Writer: Chares Dickens
Adaptor: Stephen Jeffreys
Director: Chris Lawson
Reviewer: Ruth Gerrard
Timing is occasionally everything and with a general election looming amid a backdrop of political unrest in the UK; Oldham Coliseum’s production of Hard Times fits perfectly into this current programme. Although originally published in 1845; the central themes of Charles Dicken’s novel ring true today. The conflict between the different social classes and the socio-economic issues of the time in the fictional town of Coketown provides the setting for this commentary on the philosophy of utilitarianism and its impact on the lives of those it is deployed on. Poverty, the desire to do the right thing morally and the amassing of wealth by the middle and upper classes and the march of the industrial revolution are subjects that are familiar yet still offer much in the way of debate and social commentary.
Seven actors take on the 19 roles in the play which results in characters transforming before the audience’s very eyes with dazzling alacrity with varying levels of success. Cliff Burnett’s Mr. Gradgrind is obsessed with fact and removing any fantasy and whimsy from life. This is what he preaches as the local schoolmaster and how he brings up his children. Burnett’s voice is a pleasure to listen to and his ability to project into the audience is wonderful. The minor roles he takes on add variety and capture the different social classes of the characters well.
William Travis as Josiah Bounderby is suitably unlikeable and unpleasant. His rapid transformation to Mr. Sleary is a credit to him. His character’s lisping dialogue can be difficult to follow at time as it is delivered at pace but is true to Dicken’s original writing.
Samuel Holland’s turn as Tom Gradgrind is less successful. His portrayal of the gambling, frivolous younger Gradgrind lacks teeth and fails to demonstrate that although he has been brought up the same way as his gentle sister Louisa (Verity Henry); his only interest is in serving number one. He comes across as somewhat drippy rather than egotistical and the different in approach of the two siblings is not clear enough.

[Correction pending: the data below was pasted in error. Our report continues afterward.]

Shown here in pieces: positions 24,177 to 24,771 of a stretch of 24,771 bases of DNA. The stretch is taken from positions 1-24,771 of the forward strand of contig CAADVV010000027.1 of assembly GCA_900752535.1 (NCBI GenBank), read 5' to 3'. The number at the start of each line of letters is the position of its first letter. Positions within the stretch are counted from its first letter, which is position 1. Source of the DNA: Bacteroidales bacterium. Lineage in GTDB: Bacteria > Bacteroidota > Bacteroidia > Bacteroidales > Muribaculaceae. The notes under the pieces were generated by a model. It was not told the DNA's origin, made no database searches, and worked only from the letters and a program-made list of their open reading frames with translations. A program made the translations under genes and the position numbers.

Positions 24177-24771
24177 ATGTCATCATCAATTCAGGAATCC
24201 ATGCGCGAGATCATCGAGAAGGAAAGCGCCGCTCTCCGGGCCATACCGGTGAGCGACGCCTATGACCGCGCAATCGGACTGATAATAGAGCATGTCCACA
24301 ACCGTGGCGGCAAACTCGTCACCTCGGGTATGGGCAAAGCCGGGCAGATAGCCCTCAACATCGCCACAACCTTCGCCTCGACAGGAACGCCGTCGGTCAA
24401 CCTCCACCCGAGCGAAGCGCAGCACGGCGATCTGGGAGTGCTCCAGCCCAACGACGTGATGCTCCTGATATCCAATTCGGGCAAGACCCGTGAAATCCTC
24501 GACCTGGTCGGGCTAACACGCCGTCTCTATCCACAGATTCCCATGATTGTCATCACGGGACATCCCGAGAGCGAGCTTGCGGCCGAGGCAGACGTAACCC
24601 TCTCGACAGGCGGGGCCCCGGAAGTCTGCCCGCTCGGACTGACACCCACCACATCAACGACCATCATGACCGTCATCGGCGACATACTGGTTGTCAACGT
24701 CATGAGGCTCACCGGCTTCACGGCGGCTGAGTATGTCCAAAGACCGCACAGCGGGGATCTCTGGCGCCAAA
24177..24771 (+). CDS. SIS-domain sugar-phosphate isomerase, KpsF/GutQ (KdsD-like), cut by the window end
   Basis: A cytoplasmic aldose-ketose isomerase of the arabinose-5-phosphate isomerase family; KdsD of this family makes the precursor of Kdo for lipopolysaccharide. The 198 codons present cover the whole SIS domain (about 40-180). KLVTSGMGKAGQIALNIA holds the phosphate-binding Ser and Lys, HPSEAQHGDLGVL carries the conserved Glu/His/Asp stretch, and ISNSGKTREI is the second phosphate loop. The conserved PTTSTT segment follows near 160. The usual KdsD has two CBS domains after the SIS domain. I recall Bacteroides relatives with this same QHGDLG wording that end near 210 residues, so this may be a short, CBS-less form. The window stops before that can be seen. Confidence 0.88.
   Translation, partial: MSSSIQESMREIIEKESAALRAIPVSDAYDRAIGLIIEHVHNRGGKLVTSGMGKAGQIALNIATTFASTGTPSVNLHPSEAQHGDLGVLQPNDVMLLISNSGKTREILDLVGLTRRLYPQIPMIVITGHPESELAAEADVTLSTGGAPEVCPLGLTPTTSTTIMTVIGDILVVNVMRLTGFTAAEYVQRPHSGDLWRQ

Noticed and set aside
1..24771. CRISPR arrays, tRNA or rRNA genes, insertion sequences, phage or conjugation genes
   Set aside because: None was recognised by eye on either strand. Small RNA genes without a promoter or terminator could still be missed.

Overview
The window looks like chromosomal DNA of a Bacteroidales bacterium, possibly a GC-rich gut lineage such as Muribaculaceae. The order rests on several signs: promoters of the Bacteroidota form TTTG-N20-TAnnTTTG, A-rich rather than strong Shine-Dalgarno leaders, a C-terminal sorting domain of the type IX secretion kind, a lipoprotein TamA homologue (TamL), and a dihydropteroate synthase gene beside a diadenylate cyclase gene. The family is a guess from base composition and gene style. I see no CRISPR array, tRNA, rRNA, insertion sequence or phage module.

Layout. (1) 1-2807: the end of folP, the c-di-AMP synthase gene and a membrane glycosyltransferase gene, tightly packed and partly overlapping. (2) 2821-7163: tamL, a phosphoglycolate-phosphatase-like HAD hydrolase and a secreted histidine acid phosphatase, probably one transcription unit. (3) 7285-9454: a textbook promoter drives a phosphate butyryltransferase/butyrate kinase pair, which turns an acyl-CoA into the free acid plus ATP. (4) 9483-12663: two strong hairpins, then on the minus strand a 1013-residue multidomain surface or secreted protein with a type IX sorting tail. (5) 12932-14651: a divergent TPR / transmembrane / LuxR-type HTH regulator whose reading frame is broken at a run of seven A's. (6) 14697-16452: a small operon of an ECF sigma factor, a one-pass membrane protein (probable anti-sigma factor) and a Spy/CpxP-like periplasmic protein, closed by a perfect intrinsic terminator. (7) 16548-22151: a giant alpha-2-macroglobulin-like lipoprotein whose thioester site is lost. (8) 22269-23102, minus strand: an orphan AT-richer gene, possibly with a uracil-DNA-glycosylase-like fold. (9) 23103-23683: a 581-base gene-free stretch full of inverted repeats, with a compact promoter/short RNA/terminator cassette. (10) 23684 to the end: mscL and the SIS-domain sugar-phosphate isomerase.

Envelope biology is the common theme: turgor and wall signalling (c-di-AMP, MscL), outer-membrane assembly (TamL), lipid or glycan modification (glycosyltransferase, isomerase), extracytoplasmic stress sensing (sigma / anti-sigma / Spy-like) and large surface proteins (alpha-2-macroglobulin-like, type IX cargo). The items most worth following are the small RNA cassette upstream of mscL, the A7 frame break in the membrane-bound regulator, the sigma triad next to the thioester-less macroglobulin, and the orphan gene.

The set design is a real credit to this production (Sammy Dowson) and remains fixed throughout; the steel and mill windows serve well for the whole of Coketown and its varied inhabitants. Perfectly lit by Alexandra Stafford – the set is the star of the show.
The main concern with Stephen Jeffreys’ adaptation is its length. This will always be a challenge with Dickens but Hard Times feels like a slog at times. Act One is particular is rather drawn and lacks firm direction from Chris Lawson. The various social positions of the characters are not made clear enough and the piece fails to move at pace until late in Act One. Some scenes appear a little chaotic with too many people speaking at once and battling to be heard over the sound effects used to signify Coketown as an industrial town. Sightlines are not always as clear as they could be when all of the cast are on stage and better use could have been made of costumes to help the audience differentiate between the multiple characters played by the cast in the early stages of the production.
A Dicken’s adaption is a safe bet for a solid story and thought provoking drama. Although there is little in Hard Times that will shock or challenge the audience; it is an entertaining evening where the enthusiasm and energy of the cast itself is a pleasure to behold. It’s another solid production from the Coliseum.
Runs until 3 June 2017 | Image: Joel C Fildes